Go Green: Top Sustainability Tips For Your Hospitality Business

Sustainability For Your Hospitality Business

These days, there’s no getting away from the topic of sustainability. And with the pressure mounting to tackle this issue sooner rather than later, the hospitality sector is one of the first in the firing line. The main reason for this is the nature of the business as whether it’s the use of water, energy or consumable goods, hotels, in particular, rely on these resources to function.

As well as the government calling on businesses to implement more environmentally friendly policies and practices, there is also growing awareness from the public and consumers. In fact, research carried out by the International Hotels Environment Initiative showed that 90% of UK citizens accept that the hospitality industry, in general, has a negative impact on the environment.

With this in mind, here are a few things you can do to run a more sustainable business:

Save Water and Energy

Water consumption can be hard to keep track of but making a few small changes can dramatically reduce how much you waste. Using spray-nozzles in the kitchen and installing toilets with low-capacity tanks or low-flow shower heads in the bathrooms could help limit the amount of water you’re using. You should also carry out regular maintenance to make sure that there aren’t leaks or issues that could be causing water to escape.

When it comes to saving energy there are a few considerations you should take into account. When buying equipment or appliances (washing machines and dishwashers for example), try to opt for energy friendly options - this information should be clearly stated in the product description. Similarly, switching to energy saving bulbs means you’ll use less energy on a daily basis. British Gas suggests you check all your pipework is well insulated and avoid using extra electric heaters which are very expensive to run. They have also put together some recommendations for temperatures to use throughout your hotel to get that energy consumption down.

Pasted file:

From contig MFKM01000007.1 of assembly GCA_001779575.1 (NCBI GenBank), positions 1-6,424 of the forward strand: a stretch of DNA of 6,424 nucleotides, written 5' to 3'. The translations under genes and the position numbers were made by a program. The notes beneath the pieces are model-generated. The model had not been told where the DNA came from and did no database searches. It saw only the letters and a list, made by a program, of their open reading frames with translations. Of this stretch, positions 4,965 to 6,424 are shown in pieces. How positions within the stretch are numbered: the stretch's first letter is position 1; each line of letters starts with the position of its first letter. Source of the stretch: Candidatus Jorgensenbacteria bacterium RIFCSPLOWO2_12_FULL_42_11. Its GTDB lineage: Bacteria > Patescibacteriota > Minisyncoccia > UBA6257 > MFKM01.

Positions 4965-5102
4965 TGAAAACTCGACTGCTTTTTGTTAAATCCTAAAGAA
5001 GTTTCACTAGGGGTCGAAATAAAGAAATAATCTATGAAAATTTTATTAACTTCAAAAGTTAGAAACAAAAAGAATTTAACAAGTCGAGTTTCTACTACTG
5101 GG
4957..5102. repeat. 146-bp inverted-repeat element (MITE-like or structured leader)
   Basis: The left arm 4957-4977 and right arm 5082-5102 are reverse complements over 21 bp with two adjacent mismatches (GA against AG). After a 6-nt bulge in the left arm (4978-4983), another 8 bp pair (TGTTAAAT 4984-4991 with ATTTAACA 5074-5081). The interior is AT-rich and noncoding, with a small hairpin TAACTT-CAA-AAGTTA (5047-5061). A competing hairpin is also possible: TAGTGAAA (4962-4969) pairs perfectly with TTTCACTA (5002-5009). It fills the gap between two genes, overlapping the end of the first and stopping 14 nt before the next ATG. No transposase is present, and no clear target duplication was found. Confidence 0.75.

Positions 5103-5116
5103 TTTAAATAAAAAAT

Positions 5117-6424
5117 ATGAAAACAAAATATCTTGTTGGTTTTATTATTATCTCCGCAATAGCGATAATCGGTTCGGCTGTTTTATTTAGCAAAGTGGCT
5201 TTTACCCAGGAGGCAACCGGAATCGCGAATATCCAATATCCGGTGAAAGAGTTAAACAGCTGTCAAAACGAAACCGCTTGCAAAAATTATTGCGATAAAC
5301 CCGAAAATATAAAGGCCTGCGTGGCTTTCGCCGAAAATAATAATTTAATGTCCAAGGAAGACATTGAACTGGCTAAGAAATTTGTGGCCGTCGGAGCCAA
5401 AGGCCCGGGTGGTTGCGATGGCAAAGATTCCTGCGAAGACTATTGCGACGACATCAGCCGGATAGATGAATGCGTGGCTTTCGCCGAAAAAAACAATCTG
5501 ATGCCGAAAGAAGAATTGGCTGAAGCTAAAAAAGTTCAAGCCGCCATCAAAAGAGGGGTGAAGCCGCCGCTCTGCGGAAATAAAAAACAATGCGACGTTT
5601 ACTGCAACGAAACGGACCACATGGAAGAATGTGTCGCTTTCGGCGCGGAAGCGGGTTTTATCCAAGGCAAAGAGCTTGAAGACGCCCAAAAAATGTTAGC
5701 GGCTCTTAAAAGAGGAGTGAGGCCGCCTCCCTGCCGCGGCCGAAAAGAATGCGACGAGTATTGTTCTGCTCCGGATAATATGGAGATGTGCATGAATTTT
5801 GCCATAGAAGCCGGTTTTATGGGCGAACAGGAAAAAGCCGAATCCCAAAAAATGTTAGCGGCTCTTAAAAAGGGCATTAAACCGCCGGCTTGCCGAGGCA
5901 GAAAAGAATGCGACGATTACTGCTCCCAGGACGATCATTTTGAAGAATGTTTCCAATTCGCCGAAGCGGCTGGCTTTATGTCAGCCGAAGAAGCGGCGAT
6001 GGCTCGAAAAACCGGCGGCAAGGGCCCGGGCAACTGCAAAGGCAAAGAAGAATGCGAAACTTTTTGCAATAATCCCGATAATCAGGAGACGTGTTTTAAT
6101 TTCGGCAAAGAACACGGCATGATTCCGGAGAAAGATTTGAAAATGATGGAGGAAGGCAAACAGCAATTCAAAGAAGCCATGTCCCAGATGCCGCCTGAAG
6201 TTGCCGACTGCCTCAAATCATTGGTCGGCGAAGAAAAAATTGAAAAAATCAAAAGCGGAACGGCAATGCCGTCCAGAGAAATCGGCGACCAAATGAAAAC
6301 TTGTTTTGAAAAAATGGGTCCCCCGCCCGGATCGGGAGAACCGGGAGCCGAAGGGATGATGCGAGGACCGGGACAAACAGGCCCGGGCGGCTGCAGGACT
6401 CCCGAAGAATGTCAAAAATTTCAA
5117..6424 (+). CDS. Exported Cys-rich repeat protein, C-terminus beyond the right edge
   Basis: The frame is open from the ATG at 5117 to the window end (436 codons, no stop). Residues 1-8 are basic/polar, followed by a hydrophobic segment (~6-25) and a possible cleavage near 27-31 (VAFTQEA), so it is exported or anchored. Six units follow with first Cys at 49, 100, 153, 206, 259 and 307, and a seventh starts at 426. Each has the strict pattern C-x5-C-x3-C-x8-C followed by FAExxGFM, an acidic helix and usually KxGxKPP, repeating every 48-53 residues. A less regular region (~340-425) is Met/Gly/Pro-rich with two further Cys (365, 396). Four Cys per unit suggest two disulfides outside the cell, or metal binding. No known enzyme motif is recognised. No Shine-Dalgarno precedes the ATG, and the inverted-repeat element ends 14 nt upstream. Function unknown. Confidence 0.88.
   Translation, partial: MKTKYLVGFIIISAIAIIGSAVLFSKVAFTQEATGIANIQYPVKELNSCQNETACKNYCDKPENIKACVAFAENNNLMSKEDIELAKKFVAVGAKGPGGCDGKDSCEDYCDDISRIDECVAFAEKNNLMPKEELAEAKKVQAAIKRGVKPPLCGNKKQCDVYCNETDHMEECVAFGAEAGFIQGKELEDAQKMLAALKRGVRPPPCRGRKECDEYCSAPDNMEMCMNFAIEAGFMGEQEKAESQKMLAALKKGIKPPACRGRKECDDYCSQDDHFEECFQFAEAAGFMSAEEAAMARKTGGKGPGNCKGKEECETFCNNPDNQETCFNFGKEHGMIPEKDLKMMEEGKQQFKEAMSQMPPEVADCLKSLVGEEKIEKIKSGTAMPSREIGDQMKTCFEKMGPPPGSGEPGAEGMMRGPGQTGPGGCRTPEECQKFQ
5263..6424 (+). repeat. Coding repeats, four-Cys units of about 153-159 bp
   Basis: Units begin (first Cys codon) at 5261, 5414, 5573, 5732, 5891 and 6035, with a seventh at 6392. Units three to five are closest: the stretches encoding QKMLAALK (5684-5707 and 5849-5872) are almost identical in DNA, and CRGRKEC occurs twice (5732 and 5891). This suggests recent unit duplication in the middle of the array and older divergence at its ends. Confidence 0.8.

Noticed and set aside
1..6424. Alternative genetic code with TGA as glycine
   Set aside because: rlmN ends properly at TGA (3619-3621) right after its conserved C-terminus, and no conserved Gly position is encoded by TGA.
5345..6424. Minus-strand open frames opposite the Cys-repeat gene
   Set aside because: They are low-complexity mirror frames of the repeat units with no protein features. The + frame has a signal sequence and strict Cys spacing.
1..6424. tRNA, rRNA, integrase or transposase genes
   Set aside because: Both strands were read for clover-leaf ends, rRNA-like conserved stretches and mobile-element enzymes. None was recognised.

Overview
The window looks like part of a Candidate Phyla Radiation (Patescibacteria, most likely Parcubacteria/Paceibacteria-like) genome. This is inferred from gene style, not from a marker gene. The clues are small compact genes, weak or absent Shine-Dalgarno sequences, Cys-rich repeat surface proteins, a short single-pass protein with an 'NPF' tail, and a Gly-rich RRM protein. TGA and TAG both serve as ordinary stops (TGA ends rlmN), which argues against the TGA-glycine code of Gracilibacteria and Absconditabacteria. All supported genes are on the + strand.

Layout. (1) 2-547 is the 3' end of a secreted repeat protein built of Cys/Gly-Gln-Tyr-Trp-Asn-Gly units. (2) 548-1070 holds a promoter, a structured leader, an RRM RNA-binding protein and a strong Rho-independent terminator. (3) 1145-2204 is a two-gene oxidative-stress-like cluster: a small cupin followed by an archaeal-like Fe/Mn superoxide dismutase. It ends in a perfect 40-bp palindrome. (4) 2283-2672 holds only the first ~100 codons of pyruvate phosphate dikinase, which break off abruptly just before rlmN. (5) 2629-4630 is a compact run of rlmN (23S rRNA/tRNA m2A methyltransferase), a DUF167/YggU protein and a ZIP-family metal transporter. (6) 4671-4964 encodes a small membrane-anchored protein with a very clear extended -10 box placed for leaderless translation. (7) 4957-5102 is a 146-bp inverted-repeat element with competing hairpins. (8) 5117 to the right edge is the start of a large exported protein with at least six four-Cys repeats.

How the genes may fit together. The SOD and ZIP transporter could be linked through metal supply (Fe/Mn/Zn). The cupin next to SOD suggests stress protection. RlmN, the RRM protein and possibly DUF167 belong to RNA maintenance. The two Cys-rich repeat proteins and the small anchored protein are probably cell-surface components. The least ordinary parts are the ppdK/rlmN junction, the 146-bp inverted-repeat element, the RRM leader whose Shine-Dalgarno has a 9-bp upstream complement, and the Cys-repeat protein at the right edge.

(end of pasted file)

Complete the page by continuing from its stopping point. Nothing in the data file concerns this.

Reduce Food Waste

Food Waste

One of the obvious ways to reduce food waste is to cut down the portion sizes that you serve - bearing value and customer expectations in mind of course. Although this may be a good start, food waste covers a whole lot more than what gets thrown from the plate - it includes spoiled or out of date food, peelings, and inedible foods such as bones and coffee grounds.

The first thing you should be doing is measuring your food waste so you can pinpoint problem areas. Some solutions could include reviewing your stock and making sure all your supplies are correctly rotated when new deliveries come in. You could also consider the ingredients you use and try to use more frozen or dried produce that won’t perish so quickly. Using leftover ingredients as much as you can is also a great idea - for example using bones to make stock, stale bread to make croutons or leftover vegetables to offer a ‘soup of the day’.

Other options include donating food to local food banks or giving scraps to your local farm for animal feed or compost.

Train Staff

It’s important to train your staff well, not only on the importance of sustainability, but also on the measures your business have in place surrounding this. Chances are, they’ll be asked questions on the topic from time to time and it’s important that they’re able to give informed answers. This will help staff to do their bit when it comes to being part of a sustainable business and could also encourage them to come forward with their own suggestions!

Add to Your Brand Values

Sustainable Values

And finally, once you’ve implemented some changes into your business and worked hard to make it more sustainable, you’ll want to show your guests that you’ve been active in tackling the issue. That’s why you should incorporate this into your brand and image - whether this means having a dedicated section on your website or mentioning it in your overall values.

If you source your produce locally and work with local suppliers then mention this across your menus, website and social media channels. Not only do customers like to know where things come from, but it also promotes a positive image of working with your local community!

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